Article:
Abstract

Objective: One-third of all stroke survivors are unable to walk, even after intensive physiotherapy. Thus, other concepts to restore walking are needed. Since electrical stimulation of the mesencephalic locomotor region (MLR) is known to elicit gait movements, this area might be a promising target for restorative neurostimulation in stroke patients with gait disability. The present study aims to delineate the effect of high-frequency stimulation of the MLR (MLR-HFS) on gait impairment in a rodent stroke model.

Methods: Male Wistar rats underwent photothrombotic stroke of the right sensorimotor cortex and chronic implantation of a stimulating electrode into the right MLR. Gait was assessed using clinical scoring of the beam walking test and videokinematic analysis (CatWalk™) at baseline and on days 3 and 4 after experimental stroke with and without MLR-HFS.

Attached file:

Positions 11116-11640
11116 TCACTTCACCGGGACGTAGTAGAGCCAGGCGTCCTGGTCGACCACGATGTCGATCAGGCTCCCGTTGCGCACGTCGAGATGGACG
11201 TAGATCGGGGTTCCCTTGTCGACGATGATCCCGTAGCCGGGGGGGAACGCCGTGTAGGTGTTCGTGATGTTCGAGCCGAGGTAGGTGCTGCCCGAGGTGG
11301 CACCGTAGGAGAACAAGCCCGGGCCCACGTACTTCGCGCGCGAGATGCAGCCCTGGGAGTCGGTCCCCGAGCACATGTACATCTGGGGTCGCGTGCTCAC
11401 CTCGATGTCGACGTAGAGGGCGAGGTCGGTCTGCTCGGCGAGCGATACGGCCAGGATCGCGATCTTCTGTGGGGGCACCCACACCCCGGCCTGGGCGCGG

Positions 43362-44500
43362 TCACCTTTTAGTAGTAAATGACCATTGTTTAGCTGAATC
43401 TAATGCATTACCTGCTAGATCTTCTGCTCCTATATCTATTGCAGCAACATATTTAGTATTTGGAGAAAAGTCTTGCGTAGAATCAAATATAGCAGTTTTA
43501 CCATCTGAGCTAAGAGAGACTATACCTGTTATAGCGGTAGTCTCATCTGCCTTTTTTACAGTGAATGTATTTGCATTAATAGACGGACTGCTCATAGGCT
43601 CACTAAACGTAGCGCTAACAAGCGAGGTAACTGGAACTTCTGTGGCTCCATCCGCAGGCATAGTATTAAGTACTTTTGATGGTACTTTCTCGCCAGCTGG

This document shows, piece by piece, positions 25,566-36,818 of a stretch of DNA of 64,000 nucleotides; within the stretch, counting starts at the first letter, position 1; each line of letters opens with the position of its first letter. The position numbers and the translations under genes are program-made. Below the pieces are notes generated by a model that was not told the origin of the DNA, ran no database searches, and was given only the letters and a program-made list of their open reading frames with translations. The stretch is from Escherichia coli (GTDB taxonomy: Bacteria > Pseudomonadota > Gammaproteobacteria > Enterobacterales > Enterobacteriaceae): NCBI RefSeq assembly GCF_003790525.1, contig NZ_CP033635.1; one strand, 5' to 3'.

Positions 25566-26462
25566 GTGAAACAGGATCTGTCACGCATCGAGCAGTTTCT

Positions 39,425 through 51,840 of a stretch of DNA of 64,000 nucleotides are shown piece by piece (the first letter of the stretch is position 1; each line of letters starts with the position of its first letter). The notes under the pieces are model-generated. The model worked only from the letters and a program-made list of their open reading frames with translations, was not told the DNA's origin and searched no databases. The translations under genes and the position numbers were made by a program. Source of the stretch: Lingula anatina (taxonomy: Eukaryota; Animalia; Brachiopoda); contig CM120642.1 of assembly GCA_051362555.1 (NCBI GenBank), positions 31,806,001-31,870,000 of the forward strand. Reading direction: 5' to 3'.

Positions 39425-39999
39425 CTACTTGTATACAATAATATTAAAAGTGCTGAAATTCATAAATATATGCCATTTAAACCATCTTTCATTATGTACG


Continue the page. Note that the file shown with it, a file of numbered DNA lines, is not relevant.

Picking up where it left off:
Results: Kinematic analysis revealed significant changes in several dynamic and static gait parameters resulting in overall reduced gait velocity. All rats exhibited major coordination deficits during the beam walking challenge and were unable to cross the beam. Simultaneous to the onset of MLR-HFS, a significantly higher walking speed and improvements in several dynamic gait parameters were detected by the Catwalk™-system. Rats regained the ability to cross the beam unassisted showing a reduced number of paw slips and misses.

Interpretation: MLR-HFS can improve disordered locomotor function in a rodent stroke model. It may act by shielding brainstem and spinal locomotor centers from abnormal cortical input after stroke, thus allowing for compensatory and independent action of these circuits. This article is protected by copyright. All rights reserved.

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